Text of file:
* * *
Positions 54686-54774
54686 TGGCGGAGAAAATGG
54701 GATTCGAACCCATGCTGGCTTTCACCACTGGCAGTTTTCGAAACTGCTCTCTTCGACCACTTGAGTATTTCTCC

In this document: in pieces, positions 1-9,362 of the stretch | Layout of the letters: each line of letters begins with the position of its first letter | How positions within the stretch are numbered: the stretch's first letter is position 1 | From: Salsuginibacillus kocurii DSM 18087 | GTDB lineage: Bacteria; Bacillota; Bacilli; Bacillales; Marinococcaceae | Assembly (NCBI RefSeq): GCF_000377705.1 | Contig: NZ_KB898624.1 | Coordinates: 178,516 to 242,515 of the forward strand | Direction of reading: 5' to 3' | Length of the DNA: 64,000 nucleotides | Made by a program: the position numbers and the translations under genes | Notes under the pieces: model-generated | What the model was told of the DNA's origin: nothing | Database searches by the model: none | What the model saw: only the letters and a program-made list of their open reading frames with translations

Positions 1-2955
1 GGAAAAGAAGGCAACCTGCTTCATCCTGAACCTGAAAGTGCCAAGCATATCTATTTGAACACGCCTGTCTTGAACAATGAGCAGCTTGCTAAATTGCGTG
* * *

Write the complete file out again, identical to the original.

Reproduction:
Positions 54686-54774
54686 TGGCGGAGAAAATGG
54701 GATTCGAACCCATGCTGGCTTTCACCACTGGCAGTTTTCGAAACTGCTCTCTTCGACCACTTGAGTATTTCTCC

In this document: in pieces, positions 1-9,362 of the stretch | Layout of the letters: each line of letters begins with the position of its first letter | How positions within the stretch are numbered: the stretch's first letter is position 1 | From: Salsuginibacillus kocurii DSM 18087 | GTDB lineage: Bacteria; Bacillota; Bacilli; Bacillales; Marinococcaceae | Assembly (NCBI RefSeq): GCF_000377705.1 | Contig: NZ_KB898624.1 | Coordinates: 178,516 to 242,515 of the forward strand | Direction of reading: 5' to 3' | Length of the DNA: 64,000 nucleotides | Made by a program: the position numbers and the translations under genes | Notes under the pieces: model-generated | What the model was told of the DNA's origin: nothing | Database searches by the model: none | What the model saw: only the letters and a program-made list of their open reading frames with translations

Positions 1-2955
1 GGAAAAGAAGGCAACCTGCTTCATCCTGAACCTGAAAGTGCCAAGCATATCTATTTGAACACGCCTGTCTTGAACAATGAGCAGCTTGCTAAATTGCGTG